Going for Skye’s MRI was, in itself, a traumatic experience. We’d made the decision some weeks back to do a scan, and so had no control over the timing of the appointment. It was made for 11:30 am, an unfortunate time of day, as the patient has to fast in order to be sedated. So no food after midnight. No breast-milk after 7:30. No water or apple juice after 8:30. There is no possible way to explain this to a wee one. All they know is that you are depriving them, and this is not something that has ever happened before, so it’s all very mysterious and upsetting.

Skye cried inconsolably for half an hour before even leaving the house, because I wouldn’t allow her to nurse. We arrived at the hospital early, to try to keep her distracted with new, unfamiliar toys in the Play Park. Gavin was happy to stay there playing computer games for an hour and a half. Never did I imagine that Gav would be one of the siblings in the Play Park, waiting for his sister’s appointment to be finished.

She remained calm until we had to change her into a gown. At that point, she let us know that she was not having it. It took all the tricks up my sleeve and unlimited iPad access to calm her down.

Eventually, we were called in for her to be sedated. This sedation business is not familiar to us anymore. Gavin hasn’t been sedated for an MRI since he was three, so yeah, it’s been awhile. Needless to say, kids don’t like it. They don’t like the mask and they struggle to get away. Skye let out one long, droning, cry until she finally fell asleep.

It certainly wasn’t the best morning of my life, but we made it through, and she was drowsy and cheery in recovery. After eating platefuls of food, she was back to her normal, peppy self.

Now I need to get back to my normal, peppy self. There are great days and not-so-great days.

I’m not the only “cancer mum” who battles the daily rise and fall of anxiety. I think most of us do, in one form or another. We live with the constant fear that our child’s disease will return. Unfortunately, I’m now in a small, exclusive club of women who have not just one child’s cancer diagnosis to fret over, but two or more. Some of these amazing women I count among the members of my own family. Some of these women have had to mother two children through treatment at the same time. Some of them have lost a child.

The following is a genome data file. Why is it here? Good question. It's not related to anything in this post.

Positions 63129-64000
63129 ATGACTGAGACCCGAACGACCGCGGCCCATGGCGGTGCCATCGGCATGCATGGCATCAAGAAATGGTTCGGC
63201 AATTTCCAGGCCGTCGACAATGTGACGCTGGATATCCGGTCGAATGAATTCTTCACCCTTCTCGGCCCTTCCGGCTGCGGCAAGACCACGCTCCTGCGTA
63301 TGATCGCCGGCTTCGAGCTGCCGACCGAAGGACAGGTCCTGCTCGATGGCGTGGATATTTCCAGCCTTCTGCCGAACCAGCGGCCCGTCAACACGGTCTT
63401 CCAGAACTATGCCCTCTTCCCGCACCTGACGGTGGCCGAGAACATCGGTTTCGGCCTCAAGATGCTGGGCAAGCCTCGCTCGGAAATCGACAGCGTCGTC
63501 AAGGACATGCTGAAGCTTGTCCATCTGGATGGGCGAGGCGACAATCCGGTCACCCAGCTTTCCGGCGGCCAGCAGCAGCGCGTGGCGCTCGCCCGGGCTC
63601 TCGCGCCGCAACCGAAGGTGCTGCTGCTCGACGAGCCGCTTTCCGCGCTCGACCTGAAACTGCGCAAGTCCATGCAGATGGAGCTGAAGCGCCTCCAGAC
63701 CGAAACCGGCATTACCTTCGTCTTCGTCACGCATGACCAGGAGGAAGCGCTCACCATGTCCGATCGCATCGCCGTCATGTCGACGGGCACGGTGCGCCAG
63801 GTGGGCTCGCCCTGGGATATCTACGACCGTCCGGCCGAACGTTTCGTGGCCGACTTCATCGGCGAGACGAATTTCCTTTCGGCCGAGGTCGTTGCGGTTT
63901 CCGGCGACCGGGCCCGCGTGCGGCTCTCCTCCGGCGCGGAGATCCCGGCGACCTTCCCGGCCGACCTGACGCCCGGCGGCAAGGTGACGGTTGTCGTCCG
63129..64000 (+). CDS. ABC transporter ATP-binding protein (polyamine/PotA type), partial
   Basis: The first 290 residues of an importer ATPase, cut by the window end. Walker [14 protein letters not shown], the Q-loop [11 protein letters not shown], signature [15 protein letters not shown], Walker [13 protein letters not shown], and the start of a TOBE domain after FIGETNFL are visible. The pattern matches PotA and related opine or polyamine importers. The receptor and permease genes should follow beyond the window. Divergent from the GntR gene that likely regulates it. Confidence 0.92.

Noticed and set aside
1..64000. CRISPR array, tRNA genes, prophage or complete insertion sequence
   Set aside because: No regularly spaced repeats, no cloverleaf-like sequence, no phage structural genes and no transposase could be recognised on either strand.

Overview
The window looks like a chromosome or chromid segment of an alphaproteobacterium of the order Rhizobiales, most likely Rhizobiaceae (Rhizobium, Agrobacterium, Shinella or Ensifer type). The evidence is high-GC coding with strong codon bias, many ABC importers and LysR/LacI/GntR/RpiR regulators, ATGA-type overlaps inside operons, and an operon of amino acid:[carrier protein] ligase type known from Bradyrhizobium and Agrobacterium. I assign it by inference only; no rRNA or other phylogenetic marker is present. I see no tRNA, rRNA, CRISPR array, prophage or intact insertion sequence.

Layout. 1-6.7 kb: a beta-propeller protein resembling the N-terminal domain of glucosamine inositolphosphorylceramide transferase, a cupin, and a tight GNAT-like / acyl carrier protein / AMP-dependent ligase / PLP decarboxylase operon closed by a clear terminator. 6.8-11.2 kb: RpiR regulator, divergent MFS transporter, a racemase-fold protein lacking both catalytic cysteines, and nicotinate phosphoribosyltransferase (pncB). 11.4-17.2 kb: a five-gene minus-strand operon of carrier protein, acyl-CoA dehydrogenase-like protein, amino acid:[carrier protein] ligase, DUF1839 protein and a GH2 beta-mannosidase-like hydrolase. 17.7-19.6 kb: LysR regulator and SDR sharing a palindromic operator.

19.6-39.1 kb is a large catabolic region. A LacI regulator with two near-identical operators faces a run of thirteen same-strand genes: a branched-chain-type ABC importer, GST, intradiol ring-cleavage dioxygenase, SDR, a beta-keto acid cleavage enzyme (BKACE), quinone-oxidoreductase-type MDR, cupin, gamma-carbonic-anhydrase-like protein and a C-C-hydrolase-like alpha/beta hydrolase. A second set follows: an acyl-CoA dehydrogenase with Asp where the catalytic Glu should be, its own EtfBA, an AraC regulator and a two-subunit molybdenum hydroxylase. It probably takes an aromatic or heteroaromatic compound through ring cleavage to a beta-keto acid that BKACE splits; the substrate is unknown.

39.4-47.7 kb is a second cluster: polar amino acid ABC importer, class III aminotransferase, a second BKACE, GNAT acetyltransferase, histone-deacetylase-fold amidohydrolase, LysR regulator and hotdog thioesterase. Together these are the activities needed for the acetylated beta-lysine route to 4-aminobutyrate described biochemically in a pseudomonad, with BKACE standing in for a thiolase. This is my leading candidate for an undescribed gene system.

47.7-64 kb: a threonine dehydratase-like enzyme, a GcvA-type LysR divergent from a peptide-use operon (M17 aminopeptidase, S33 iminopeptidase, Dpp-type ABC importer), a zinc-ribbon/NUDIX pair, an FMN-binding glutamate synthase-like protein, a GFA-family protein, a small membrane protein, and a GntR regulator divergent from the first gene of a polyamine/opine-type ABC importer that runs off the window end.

So despite having been given the genetic lemons, so to speak, I consider myself fortunate. Fortunate to be mother to a survivor. Fortunate that no cells have gone haywire in my daughter’s beautiful brain. Fortunate that my brain continues to harbour no tumours, although my grey matter often doesn’t feel as spry as it used to.

I’m clearing my head of thoughts of MRIs. The next ones will be in December, most likely, at which point both my kids will have to be scanned, assuming that at my next meeting with genetics, they’ll recommend a protocol to follow.

For now, though, it’s still July. It’s awesomely hot here in Toronto and we’ve still got six weeks of summer to go. Fortunately.

IMG_3601 (1)

As always, thanks to all the brilliant people in our lives who took the time to send me a text, or drop a comment on Facebook or here on the blog. The love and support that flows towards us is priceless, and I truly have such awed gratitude for all of you wonderful people. Much love!

The Great Leap – Part II

Friday, June 27th, 2014

An early-morning conversation with Gavin:

G: Why do you wear this golden ring? (pointing to a plain gold band on the ring finger of my right hand.)

Me: It was Bubby’s wedding ring. She gave it to me for good luck when you were sick.

G: Did you have good luck?

Me: Yes, because you got better.

G: Does it still give you good luck?

Me: Yes. I get to snuggle with you every day.

G: If I were you, I would say that you have different good luck.

Me: What do you mean?

G: You have good luck because you have a baby in your tummy.

I am not religious. I don’t go to church and do not believe in God as presented by the major world religions. I do believe in universal energy. I believe in the power of prayer and good intention. I believe in the human spirit.

The road I’ve walked with Gavin has made me kooky-superstitious and an observer of signs.

I do believe that it is my fate to be mother to this child, and during the four years since diagnosis, I’ve been waiting for baby to arrive and complete the circle of my family, like a train holding at the station until the last passenger boards.

This pregnancy could only happen when I was willing to let what will be, will be. I had to stop trying to control the outcome with IVF and planning. That route only led to disappointment. When I opened myself up to the grand possibility  of great joy and great pain, then and only then could this come to be.